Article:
Lethal Agent (A Mitch Rapp Novel Book 18) by Kyle Mills

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Lethal Agent (A Mitch Rapp Novel)
By Vince Flynn, Kyle Mills

Publisher: Atria/Emily Bestler Books | Release Date: September 24, 2019 | Pages: 384

My rating: 2 of 5 stars

Since Kyle Mills took over writing about Mitch Rapp in The Survivor after Vince Flynn’s passing, I’ve spent the last few books praising his rescuing of the character and his attempts at making Rapp into a protagonist that’s as compelling as he is violently entertaining. The more time Flynn spent writing these books, the more Rapp descended into parody and caricature, devolving into a raging id that wanted to kill anybody who dared disagree with him because he was just oh so patriotic. For the most part, Mills did a fine job scaling both Rapp and Flynn’s excesses back over the last four novels, and while Rapp was never going to become a bursting ray of sunshine, he was at least becoming somewhat redeemed and humanized under the guiding hand of a new creative.

Unfortunately, Lethal Agent is an odd regression for Mitch Rapp and Mills leans hard into those characteristics that Flynn increasingly relied upon to make this action hero remarkably unsympathetic and, at times, downright loathsome. It’s a strange relapse that, at times, feels like a book Mills rescued from Flynn’s trash can and repurposed. Rapp exhibits behaviors that are completely at odds with the growth Mills had tried so hard to invest in this figure since he was handed the reins. The Mitch Rapp we get here is completely disgusted with American excess, wondering why he continues to fight for a country whose populace is fat, bloated, and barely able to make it up a flight of stairs to save their own pathetic lives, and whose politicians betray and backstab him on the regular. This is a Mitch Rapp who stands idly by and watches a young Yemeni girl sold into sexual slavery and, later, sits idly by as an American actress is beaten by her boyfriend. The first he justifies to himself as a problem that can not only blow his cover but is also a predictable bit of victimization, so not his problem. The second he justifies to himself because the woman is just another rich Hollywood elite (ie, not a “real American”), and he only cares about her potentially being murdered under his watch because its interrupting his steak dinner. This is a Mitch Rapp who condescends to his girlfriend while she’s trying to warn him about a potentially lethal pathogen that could kill him, wishing he could just bark orders at her instead, and whose country is so far gone from the nation he remembers through rose-colored glasses that he almost pines for its destruction in order to make people see that there are consequences to their actions. It’s almost hilarious, in a pathetic sort of way, to see Rapp talking about actions having consequences without even a single hint of self-awareness. This is a dude who has never faced any consequences for his absolutely insane actions, even when he’s blackmailing government officials or killing prisoners, so this train of thought from him is especially ludicrous. This is a Mitch Rapp who naively longs for the good old days when all of America’s enemies were external and could be eradicated with a gun, as if America’s various roles in geopolitics were ever so clean and simple. This is Mitch Rapp that isn’t just sexist, arrogant, selfish, bullheaded, and narcissistic, but apparently stupid, too.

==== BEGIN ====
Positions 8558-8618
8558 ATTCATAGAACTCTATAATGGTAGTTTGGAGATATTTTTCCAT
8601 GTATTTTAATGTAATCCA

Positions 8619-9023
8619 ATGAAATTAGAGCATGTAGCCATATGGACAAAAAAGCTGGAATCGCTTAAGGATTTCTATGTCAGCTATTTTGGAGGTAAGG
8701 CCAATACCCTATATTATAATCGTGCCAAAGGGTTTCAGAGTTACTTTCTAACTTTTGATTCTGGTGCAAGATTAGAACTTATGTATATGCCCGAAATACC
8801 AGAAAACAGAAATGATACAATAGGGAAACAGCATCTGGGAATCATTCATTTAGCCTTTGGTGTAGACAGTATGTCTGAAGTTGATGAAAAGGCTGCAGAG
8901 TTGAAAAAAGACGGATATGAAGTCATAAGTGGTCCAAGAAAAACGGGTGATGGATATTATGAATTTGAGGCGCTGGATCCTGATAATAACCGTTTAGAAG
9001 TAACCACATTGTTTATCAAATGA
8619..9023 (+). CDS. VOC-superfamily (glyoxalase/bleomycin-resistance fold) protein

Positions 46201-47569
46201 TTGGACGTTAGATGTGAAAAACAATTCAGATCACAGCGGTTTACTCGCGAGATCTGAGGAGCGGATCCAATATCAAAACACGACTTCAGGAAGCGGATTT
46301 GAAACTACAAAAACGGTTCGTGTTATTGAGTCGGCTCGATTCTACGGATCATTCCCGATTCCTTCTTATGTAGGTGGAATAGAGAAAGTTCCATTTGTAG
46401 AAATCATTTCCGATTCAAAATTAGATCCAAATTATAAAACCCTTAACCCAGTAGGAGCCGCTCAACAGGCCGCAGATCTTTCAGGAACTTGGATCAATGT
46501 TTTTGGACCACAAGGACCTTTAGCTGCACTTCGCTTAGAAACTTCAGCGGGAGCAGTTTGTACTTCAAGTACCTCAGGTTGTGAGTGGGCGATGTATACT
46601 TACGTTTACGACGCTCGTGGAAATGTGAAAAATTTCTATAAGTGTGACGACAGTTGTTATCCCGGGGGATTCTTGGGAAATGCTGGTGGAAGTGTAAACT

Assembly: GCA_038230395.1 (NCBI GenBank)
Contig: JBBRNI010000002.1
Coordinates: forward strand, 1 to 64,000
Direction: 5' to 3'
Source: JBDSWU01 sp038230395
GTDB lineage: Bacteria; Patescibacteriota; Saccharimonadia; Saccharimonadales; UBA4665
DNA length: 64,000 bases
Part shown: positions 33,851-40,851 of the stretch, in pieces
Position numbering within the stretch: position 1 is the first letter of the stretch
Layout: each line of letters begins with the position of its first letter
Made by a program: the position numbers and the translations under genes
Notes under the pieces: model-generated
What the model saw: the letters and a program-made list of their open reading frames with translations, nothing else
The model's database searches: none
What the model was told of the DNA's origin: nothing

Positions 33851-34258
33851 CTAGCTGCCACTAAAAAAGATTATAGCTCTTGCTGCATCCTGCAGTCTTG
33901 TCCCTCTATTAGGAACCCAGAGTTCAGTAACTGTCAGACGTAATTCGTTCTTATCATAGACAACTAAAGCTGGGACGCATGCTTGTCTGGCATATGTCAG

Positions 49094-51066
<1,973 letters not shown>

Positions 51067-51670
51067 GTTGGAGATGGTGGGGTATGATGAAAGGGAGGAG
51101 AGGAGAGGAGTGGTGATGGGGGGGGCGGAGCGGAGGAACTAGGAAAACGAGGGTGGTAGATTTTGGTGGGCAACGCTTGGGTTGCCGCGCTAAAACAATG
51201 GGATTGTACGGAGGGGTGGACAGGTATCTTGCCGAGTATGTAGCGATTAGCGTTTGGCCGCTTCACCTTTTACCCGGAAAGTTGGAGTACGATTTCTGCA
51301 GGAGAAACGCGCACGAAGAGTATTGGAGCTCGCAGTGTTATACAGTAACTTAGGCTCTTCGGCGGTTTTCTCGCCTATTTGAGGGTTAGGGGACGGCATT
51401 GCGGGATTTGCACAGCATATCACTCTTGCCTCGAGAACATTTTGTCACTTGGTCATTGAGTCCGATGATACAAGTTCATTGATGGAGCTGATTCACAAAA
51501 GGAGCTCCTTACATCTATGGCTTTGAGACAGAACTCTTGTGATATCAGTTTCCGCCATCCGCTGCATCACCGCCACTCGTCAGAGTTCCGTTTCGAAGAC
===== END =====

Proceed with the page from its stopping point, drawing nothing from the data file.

ISIS caliphate Halabi, on the other hand, is an interesting counterpart to Rapp. As a villain, he posses a keener sense of self-awareness than Rapp could ever fathom and has a clearer understanding, and firmer grasp, on American history and contemporary politics. He sees an America rotting from the inside, an enemy easy to kill now that it is so politically divided by Senator Christine Barnett, the GOP’s leading presidential candidate and shoe-in for the White House. Barnett is a Republican in the Trump mold, a woman who is brash and arrogant, who attacks our nation’s defense and intelligence agencies, and is more than willing to sell out the country wholesale to Halabi in order to solidify her power. She sees no problem dragging the CIA and Rapp through the mud in the midst of a potential terrorist attack simply to wreak havoc for Democratic President Alexander, all so she can gain some leverage and spin the Alexander administration as weak and inept. One interesting thing about all these characters is that they all seem to hate America for various reasons, and in Rapp’s case it’s an unseemly anomaly. He’s painted here as a figure that’s given up on his country and holds its citizens in as much disdain, if not more, than Halabi. Then again, with so much of the populace rooting for Barnett, a character that’s essentially Trump in drag, it’s perhaps easy to see why Rapp feels so betrayed, but Mills could have certainly done a much better job portraying the pathos of the assassin. Instead, he relies too heavily on Flynn’s notion of machismo, which boils down to Rapp being the only manly-man with a clue, surrounded by inept dullards to beat on. This is, oddly, the same kind of logic Barnett brings to the table and is vilified for. It’s understood that we’re expected to celebrate it here in Rapp because he’s a big bad man, and hate it in Barnett because she’s a woman. And yet, if these three characters weren’t so opposed to each other for ideological reasons, they might find a lot of uncomfortably common ground here. Rather than making for a compelling case of good versus evil, an examination of flawed morality, and a study on the sad and sorry state of current American affairs, it instead feels hackneyed. And yes, I’m probably putting way too much thought into this particular book, but that can happen when you’ve seen this particular framework done so much better elsewhere so many times before.